As Coach Troy Mann is quoted in Tim Leone's post game Penn Live blog post, the Bears ended up playing too much in the neutral zone and there were too many turnovers. The worst turnover came on the Phantom's third goal when Andrew Gordon stripped the puck from the Hershey defender trying to skate out of the corner. Gordon then spun around, got a quick shot off and Darroll Powe put in the rebound for his second of the game. This was about a minute after Lehigh Valley had tied it 2-2.

Physicality and fights were also prevalent. The Phantoms used their size well and doled out some big hits. The most notable was Jay Rosehill lining up Patrick Wey along the far boards near the Phantom's blue line. Wey didn't return and no penalty was called on the hit. Now, while I saw the hit coming, it was difficult to tell to what degree Wey had his head down and how much control of the puck he had. So it could have been just a bit of a late hit. Either way, it lead to a fight between Rosehill and Tim Spencer.

The third period saw a huge fight between Garrett Mitchell and defenseman Steven Delisle. I got to hand it to Mitchell. He was outmatched in overall size and took a pounding in the process, but he really hung in there against Delisle. Mitchell is listed as 5'10", 188lbs. while Delisle goes 6'6", 209lbs. But Garrett seemed to be wound up and ready to go last night as he previously got a roughing penalty (basically an instigator) in the second for going after Rosehill before Spencer got involved in that fight.

This Phantoms team played a lot better than I expected and definitely had the backing of their boisterous hometown crowd. However, this loss is a good early lesson for the young Bears. As Mann further stated post game, "you've got to buckle down and play the right way." A tough lesson to be sure, but next time they'll be ready when another game like this arises.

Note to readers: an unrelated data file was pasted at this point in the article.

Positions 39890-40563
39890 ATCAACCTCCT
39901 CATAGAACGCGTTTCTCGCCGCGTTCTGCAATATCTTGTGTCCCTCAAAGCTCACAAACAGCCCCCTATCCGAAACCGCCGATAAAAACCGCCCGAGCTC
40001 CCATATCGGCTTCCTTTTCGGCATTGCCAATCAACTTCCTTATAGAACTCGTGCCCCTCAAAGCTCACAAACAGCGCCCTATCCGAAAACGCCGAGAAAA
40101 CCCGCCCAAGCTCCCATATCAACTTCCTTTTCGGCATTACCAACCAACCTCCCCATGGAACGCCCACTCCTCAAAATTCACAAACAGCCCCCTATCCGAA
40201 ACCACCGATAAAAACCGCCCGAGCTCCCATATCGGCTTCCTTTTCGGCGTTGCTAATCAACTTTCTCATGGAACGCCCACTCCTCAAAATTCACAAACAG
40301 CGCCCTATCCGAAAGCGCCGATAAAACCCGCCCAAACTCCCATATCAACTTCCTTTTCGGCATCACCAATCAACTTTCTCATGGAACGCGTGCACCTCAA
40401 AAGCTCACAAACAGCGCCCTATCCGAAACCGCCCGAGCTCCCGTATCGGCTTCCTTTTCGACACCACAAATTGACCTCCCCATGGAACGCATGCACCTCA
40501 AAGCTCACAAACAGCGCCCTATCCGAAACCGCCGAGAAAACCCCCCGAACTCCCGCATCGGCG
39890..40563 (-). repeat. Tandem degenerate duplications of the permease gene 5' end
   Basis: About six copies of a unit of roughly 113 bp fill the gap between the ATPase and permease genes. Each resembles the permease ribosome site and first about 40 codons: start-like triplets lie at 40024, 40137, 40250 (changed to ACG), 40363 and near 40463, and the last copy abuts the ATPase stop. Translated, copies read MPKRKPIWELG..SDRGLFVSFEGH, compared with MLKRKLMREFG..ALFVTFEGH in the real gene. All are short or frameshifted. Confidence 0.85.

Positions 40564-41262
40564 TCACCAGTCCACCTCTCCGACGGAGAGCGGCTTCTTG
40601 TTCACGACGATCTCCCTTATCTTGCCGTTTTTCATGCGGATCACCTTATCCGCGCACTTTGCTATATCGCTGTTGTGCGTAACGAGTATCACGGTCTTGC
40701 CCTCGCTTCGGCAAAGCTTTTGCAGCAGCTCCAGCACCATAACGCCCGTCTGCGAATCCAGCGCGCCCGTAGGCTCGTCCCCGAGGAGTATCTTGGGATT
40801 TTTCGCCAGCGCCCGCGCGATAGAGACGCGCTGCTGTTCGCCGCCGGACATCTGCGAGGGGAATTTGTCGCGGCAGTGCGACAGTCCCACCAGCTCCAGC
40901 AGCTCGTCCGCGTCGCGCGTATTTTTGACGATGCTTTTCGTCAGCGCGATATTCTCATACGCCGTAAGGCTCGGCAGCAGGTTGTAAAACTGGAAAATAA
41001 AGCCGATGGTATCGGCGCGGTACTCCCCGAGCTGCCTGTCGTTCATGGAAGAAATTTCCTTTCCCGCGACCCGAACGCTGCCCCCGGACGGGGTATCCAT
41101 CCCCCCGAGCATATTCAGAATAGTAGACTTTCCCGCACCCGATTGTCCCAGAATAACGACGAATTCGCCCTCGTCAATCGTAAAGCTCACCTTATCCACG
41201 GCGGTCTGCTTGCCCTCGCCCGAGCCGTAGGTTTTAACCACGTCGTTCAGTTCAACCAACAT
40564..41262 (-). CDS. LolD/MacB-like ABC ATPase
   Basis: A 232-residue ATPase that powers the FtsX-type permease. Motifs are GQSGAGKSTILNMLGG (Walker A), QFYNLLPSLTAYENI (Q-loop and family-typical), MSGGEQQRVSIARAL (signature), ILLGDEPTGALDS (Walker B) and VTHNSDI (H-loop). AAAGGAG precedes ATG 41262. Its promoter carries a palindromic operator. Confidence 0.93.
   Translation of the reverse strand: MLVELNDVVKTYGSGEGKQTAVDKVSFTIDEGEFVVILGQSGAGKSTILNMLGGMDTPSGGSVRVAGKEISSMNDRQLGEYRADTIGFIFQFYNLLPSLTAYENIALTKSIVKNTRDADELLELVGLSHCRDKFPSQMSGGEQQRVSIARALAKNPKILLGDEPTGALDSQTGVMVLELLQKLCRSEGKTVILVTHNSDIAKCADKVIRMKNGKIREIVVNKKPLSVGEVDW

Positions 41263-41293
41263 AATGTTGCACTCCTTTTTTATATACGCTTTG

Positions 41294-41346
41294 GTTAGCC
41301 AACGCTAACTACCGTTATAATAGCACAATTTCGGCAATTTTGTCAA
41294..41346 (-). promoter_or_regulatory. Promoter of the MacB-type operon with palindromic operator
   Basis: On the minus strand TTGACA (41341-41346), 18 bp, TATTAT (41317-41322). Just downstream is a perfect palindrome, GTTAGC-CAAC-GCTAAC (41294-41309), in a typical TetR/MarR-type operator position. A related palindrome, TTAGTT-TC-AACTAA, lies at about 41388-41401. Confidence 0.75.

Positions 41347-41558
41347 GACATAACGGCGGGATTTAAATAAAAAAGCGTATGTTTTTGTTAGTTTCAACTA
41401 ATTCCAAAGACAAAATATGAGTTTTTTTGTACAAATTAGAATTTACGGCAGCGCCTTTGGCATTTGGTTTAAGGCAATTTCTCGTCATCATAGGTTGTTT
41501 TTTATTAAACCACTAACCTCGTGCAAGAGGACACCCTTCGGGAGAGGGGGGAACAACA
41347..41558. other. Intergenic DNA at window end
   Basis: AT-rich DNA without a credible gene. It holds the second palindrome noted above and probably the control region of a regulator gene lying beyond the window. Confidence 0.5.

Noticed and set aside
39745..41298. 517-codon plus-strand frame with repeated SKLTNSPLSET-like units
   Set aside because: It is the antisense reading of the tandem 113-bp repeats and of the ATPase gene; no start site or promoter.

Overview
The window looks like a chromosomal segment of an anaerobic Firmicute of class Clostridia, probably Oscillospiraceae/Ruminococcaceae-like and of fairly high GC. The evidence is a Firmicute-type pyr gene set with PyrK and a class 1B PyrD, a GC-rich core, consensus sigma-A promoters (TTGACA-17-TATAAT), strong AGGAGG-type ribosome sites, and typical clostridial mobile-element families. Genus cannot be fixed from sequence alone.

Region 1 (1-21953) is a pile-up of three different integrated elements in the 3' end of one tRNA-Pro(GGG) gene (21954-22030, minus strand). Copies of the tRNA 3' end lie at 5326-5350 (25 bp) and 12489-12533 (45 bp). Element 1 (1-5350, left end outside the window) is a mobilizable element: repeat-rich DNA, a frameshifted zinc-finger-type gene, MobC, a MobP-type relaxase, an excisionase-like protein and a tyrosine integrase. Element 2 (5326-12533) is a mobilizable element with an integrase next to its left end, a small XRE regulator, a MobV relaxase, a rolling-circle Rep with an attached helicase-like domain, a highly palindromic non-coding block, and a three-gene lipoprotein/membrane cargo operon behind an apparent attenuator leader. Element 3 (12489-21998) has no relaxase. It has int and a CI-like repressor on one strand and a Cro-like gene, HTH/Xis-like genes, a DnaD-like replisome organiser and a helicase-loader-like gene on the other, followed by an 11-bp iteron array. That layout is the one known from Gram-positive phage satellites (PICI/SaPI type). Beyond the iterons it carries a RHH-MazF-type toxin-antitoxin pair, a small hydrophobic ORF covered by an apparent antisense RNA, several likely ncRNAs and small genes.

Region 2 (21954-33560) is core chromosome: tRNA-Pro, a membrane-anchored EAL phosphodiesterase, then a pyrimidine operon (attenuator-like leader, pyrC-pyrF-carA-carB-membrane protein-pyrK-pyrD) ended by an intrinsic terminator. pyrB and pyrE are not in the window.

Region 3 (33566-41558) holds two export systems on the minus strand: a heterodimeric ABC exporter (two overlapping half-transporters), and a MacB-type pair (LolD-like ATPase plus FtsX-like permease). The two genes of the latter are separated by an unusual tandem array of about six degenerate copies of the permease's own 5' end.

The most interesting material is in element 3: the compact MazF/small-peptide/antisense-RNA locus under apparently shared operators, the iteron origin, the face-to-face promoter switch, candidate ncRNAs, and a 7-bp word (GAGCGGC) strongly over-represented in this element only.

Monday, October 20, 2014

Bears over Hartford 1-0 in OT

So…how does one go about scoring on a 6'8" goaltender? Very good question.

First let me try to wrap my head around this. A 6'8" goaltender. That's like having Zdeno Chara, but with quick reflexes and the ability to move about on the ice even faster, in net. Many of you may already be familiar with Jason Missiaen since he's been with Hartford for a couple season now. However, he's definitely fallen under my radar for prospect goalies.  And I thought Pekka Rinne and Anders Nilsson were big.

Anyway, back to my question. How does one score on such a goaltender. The answer is with as many shots as possible and hope for a lucky bounce. And that's exactly what Hershey got on Sunday afternoon as they defeated the Wolf Pack with a power play goal in overtime with 1.5 seconds remaining.

This was a very high tempo game for both clubs as they definitely matched each other for speed. However, it was the Bear's continued excellence in the defensive zone that really stood out last night. In Saturday night's game against the Falcon's, the Bears allowed just 8 and 7 shots in the first and second periods, respectively. Last night, 8 total shots were allowed in the first and second periods (4/4). And Hartford's first shot of the second didn't come until 7:43 left in the period. That's pretty amazing against an offensively talented team like the Wolf Pack.